The film received three Academy Award nominations: Jeanne Crain for Best Actress and both Ethel Barrymore and Ethel Waters for Best Supporting Actress. It was highly praised by reviewers. HR called the film a "brilliantly compelling presentation" and stated, "Its power is drawn from purely creative forces rather than the realism of documentation or the crutch of psychiatric exploration. Pinky is the kind of story the screen does best, a pictorial novel with a factual basis and with which there is that all-important element of self-identification. Neither white man nor Negro can appraise Pinky without thinking earnestly: 'What would I do under the same circumstances?'" NYT , while appreciating that the film did not "skirt around the edges, intellectual or geographical, of racial discrimination," criticized it for coming "perilously close to denying the very equality it seems to espouse by accepting paternalism as the easiest and the happiest way out." On 18 Sep 1950, the Lux Radio Theatre presented a radio broadcast of Pinky starring Jeanne Crain, William Lundigan and Ethel Barrymore. More Less

SOURCE CITATIONS
SOURCE
DATE
PAGE
Box Office
8 Oct 1949.
---
Daily Variety
2 May 1949.
---
Daily Variety
30 Sep 49
p. 3.
Daily Variety
17 Nov 1949.
---
Daily Variety
21 Nov 1949.
---
Daily Variety
2 Dec 1949.
---
Daily Variety
31 Jan 1952.
---
Daily Variety
11 Mar 1952.
---
Ebony
Sep 1949.
---
Film Daily
30 Sep 49
p. 3.
Harrison's Reports
1 Oct 49
p. 159.
Hollywood Citizen-News
12 Dec 1949.
---
Hollywood Reporter
19 Jan 1949.
---
Hollywood Reporter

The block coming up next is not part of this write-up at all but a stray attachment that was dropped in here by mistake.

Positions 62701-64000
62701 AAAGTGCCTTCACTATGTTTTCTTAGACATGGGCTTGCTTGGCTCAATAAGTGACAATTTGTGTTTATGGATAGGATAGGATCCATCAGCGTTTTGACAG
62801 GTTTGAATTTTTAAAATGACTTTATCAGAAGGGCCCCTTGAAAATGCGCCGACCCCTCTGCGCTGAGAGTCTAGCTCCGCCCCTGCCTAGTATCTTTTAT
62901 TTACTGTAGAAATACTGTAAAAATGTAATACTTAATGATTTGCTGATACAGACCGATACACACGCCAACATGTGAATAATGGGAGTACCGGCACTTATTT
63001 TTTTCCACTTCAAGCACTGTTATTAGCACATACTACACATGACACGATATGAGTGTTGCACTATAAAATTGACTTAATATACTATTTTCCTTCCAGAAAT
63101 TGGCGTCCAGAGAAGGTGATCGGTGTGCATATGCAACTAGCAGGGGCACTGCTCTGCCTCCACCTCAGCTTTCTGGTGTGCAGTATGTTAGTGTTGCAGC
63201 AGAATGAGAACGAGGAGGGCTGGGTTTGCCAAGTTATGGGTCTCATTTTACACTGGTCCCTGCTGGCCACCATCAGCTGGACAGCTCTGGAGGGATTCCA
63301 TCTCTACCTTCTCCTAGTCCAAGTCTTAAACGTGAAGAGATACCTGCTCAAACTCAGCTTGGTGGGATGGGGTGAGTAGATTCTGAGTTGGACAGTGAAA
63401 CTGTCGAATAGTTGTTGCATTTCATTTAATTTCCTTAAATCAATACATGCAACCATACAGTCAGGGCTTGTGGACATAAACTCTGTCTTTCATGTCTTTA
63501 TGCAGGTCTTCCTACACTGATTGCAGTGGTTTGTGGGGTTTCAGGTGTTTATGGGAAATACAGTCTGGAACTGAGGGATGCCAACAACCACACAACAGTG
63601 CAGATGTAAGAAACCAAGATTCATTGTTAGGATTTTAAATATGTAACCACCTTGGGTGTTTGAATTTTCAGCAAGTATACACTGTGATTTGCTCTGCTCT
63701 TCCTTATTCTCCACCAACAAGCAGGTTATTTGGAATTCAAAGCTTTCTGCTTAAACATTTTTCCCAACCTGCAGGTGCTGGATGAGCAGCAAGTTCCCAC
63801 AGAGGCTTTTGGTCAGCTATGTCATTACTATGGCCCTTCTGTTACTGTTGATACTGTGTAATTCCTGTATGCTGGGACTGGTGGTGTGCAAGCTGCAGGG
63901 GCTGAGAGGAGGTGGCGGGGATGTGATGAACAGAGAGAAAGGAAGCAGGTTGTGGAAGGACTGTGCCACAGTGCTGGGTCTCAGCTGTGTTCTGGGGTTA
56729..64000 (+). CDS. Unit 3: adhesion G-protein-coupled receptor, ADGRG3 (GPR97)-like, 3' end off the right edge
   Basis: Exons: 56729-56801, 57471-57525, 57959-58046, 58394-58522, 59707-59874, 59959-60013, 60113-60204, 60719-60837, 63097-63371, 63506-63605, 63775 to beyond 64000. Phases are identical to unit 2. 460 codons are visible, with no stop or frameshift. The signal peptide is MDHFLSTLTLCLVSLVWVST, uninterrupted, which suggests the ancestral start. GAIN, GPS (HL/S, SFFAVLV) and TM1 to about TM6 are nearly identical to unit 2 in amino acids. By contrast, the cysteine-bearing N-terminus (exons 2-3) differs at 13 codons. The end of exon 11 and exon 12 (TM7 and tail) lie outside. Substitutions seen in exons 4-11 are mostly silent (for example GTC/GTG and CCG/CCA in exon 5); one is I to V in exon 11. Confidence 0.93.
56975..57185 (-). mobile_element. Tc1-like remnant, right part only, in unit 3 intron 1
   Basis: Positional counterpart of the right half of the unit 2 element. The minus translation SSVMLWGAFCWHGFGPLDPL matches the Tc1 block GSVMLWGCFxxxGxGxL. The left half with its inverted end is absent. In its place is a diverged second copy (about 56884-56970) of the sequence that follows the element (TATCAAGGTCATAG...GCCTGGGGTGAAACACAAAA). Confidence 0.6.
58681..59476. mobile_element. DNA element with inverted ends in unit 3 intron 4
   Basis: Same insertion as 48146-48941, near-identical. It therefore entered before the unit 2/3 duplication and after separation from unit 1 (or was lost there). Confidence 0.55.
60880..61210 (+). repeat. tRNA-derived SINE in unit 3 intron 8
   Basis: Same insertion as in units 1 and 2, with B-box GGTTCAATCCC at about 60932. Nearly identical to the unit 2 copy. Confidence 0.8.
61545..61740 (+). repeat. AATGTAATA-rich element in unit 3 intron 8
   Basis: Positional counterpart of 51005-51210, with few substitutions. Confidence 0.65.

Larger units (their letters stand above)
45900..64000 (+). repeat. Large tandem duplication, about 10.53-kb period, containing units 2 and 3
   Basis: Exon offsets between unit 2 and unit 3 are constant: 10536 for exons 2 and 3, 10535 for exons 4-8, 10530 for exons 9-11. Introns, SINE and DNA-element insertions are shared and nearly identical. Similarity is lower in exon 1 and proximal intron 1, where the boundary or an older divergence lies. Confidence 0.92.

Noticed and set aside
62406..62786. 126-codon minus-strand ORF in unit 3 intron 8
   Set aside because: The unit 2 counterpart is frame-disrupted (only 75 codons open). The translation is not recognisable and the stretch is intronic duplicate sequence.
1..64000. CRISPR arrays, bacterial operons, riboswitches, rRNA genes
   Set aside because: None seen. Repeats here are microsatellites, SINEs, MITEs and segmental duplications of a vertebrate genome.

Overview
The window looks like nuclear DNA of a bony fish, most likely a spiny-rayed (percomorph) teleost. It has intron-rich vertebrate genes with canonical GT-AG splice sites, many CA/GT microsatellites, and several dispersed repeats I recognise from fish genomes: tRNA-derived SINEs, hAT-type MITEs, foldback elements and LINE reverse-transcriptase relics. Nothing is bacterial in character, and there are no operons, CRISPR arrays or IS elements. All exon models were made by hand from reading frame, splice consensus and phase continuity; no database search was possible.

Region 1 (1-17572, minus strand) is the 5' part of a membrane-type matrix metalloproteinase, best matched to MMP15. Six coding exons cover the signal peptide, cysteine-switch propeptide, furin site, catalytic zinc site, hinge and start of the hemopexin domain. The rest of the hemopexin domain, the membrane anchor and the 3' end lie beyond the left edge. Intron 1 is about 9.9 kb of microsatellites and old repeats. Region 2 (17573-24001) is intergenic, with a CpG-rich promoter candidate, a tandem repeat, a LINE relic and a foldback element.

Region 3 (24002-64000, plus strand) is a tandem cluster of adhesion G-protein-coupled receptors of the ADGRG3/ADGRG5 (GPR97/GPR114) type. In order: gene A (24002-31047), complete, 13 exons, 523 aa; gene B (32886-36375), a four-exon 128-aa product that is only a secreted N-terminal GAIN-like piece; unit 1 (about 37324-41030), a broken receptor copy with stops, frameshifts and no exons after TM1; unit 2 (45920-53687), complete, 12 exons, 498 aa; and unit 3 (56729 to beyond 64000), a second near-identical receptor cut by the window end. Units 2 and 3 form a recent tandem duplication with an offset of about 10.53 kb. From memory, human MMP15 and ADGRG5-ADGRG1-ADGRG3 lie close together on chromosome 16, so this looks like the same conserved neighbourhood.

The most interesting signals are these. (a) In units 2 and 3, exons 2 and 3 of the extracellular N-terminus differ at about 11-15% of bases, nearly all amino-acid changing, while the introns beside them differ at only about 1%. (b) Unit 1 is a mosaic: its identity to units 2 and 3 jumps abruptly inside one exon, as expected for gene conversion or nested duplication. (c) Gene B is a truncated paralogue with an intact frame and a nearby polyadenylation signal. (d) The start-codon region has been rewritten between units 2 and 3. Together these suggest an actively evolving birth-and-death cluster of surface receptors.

11 Mar 49
p. 11.
Hollywood Reporter
30 Sep 49
p. 3.
Hollywood Reporter
17 Nov 1949.
---
Hollywood Reporter
18 Nov 1949.
---
Hollywood Reporter
14 Mar 1952.
---
Los Angeles Daily News
23 Mar 1949.
---
Los Angeles Examiner
22 Oct 1949.
---
Los Angeles Times
22 Oct 1949.
---
Los Angeles Times
3 Jun 1952.
---
Motion Picture Daily
30 Sep 1949.
---
Motion Picture Herald
2 Feb 1952.
---
Motion Picture Herald
22 Mar 1952.
---
Motion Picture Herald
7 Jun 1952.
---
Motion Picture Herald Product Digest
1 Oct 49
p. 33.
New York Times
23 May 1948.
---
New York Times
30 Jan 1949.
---
New York Times
6 Mar 1949.
---
New York Times
1 May 1949.
---
New York Times
29 May 1949.
---
New York Times
30 Sep 49
p. 28.
New York Times
9 Oct 1949.
---
New York Times
29 Oct 1949.
---
New York Times
6 Nov 1949.
---
New York Times
12 Feb 1950.
---
New York Times
31 Jan 1952.
---
The Dallas Morning News
3 Nov 50
p. 1, 8
The Exhibitor
12 Oct 49
p. 2725.
Variety
18 Aug 1948.
---
Variety
5 Oct 49
p. 8.
Variety
16 Apr 1952.
---
Variety
4 Jun 1952.
---
CAST
PRODUCTION CREDITS
NAME
PARENT COMPANY
DISTRIBUTION COMPANY
NAME
CREDITED AS
CREDIT
DIRECTORS
Asst dir
PRODUCERS
WRITERS
Contr to scr
Contr to scr
PHOTOGRAPHY
Dir of photog
Gaffer
Stills
ART DIRECTORS
Art dir
FILM EDITOR
Film ed
SET DECORATORS
Set dec
Set dec
COSTUMES
Ward dir
MUSIC
VISUAL EFFECTS
Spec photog eff
MAKEUP
Makeup artist
Makeup
Hairstylist
Hairstylist
PRODUCTION MISC
Prod mgr
Scr supv
SOURCES
LITERARY
Based on the novel Quality by Cid Ricketts Sumner (Indianapolis, 1946).
DETAILS
Alternate Titles:
Crossover
Quality
Release Date:
November 1949
Premiere Information:
New York premiere: 29 September 1949
Production Date:
early March--23 May 1949
Copyright Claimant:
Twentieth Century-Fox Film Corp.
Copyright Date:
29 September 1949
Copyright Number:
LP2671
Physical Properties:
Sound
Western Electric Recording
Black and White
Duration(in mins):
101-02
Length(in feet):
9,148
Length(in reels):
11
Country:
United States
PCA No:
13731
Passed by NBR:
No
SYNOPSIS